---------------

1.0

This is a report on Marks and Spencer a well known retail company. The
business that I have chosen to do is well know in the UK retail. This
business is Marks and Spencer. Marks and Spencer has also recently
been in the news for falling profit and sales in 1999/2000. So Marks
and Spencer is business which is on it way to recover. Famous for
setting the highest of standards in the retail industry, pioneering
its own chargecard and generating such snob value on its products, yet
controlling prices to bring their products within most people's reach.
Marks and Spencer has extended its brand overseas where it continues
to achieve substantial growth. This is likely to be its main source of
growth in the near and long term future as the company develops its
franchise business.

There are a total of 628 locations worldwide. The company also makes
great weight of how it is run - first class customer service,
operating efficiency (through economies of scale), long-term
partnership with suppliers, financial services, staff remuneration and
overall packages the best in the high street. Following a wide-ranging
and detailed strategic review of its business, the Board of Marks &
Spencer has announced significant changes to the Group strategy and
structure.
The Board and management team is committed to restoring profitable
growth. This will be achieved by total focus on the recovery of the UK

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Retail business.

To eliminate distractions and gain maximum impact from the
improvements, Marks & Spencer intends to close its subsidiaries in
Continental Europe; to divest its two US businesses, Brooks Brothers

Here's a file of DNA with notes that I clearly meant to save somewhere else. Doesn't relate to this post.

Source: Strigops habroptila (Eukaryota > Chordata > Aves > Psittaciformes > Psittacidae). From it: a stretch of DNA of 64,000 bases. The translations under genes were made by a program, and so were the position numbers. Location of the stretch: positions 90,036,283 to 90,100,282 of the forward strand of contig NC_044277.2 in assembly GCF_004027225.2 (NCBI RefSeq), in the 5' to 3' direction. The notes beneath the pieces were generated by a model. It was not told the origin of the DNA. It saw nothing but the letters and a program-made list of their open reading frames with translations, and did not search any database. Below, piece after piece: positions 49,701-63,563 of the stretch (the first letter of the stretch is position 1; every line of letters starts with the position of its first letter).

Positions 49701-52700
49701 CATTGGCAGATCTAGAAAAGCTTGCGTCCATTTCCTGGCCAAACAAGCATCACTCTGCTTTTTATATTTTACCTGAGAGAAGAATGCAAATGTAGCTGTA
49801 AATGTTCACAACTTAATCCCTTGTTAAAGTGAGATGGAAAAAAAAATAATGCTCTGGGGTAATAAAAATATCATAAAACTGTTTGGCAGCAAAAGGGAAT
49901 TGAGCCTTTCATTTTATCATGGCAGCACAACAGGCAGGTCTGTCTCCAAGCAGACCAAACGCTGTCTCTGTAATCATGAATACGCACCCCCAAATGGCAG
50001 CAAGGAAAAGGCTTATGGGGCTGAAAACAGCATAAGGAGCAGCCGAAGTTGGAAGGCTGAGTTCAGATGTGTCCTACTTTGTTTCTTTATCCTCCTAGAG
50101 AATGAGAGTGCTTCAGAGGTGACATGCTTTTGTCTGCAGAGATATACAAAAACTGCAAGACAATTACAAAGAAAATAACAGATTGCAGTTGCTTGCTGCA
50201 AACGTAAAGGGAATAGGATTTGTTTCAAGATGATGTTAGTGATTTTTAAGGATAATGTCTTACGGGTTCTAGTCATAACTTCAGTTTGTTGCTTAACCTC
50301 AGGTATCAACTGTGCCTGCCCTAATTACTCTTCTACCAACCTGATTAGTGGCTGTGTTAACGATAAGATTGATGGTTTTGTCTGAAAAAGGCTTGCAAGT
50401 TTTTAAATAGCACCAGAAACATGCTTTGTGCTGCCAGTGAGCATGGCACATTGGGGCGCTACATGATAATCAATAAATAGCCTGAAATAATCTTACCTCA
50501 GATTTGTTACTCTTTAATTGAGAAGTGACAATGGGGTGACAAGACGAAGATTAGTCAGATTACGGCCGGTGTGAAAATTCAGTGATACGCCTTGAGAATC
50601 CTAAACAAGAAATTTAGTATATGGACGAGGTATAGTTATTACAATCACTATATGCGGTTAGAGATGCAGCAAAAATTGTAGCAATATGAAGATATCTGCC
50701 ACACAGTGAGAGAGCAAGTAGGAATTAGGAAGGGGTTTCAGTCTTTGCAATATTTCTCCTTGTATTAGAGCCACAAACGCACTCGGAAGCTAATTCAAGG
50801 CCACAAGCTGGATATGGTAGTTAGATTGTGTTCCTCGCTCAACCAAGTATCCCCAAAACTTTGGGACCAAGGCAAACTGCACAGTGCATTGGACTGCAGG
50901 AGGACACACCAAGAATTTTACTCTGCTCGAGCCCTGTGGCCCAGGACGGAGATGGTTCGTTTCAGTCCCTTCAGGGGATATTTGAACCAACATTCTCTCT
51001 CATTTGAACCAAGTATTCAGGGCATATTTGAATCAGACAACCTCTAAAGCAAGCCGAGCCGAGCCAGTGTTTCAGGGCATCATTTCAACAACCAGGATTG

and Kings Super Markets; to franchise its subsidiary business in Hong
Kong; and to close the direct catalogue business. In addition Marks &
Spencer will release value from almost half its property portfolio.

In order to improve the capital structure of the Company Marks &
Spencer intends to return £2 billion to shareholders by the end of
March 2002.


2.0 Terms of Reference

2.1

Anyone thinking of starting their own business or joining an existing
business needs to have at their fingertips knowledge about what makes
a business work successfully. This report explores the business of
Marks and Spencer in order to determine in analysing the company I
will focus on the following areas types of the business, business
objectives, structures and cultures.

3.0

Procedure

1 I have phoned the head office of Marks and Spencer to request their
Annual Report, since they don’t send it out they only send out there
Annual Review.

2 I will use the Annual Report on Mark and Spencer web site.

3 I have also been reading the Financial Times to see if there is any
useful information, I can use for the business I is investigating.

4 I have also used the Internet to find more information on the
business.

5 I will be visiting Mark and Spencer to interview staff and talk to
the manager

6 I am also using the Business AVCE textbook for information.

4.0

Findings



4.1 Classification of Ownership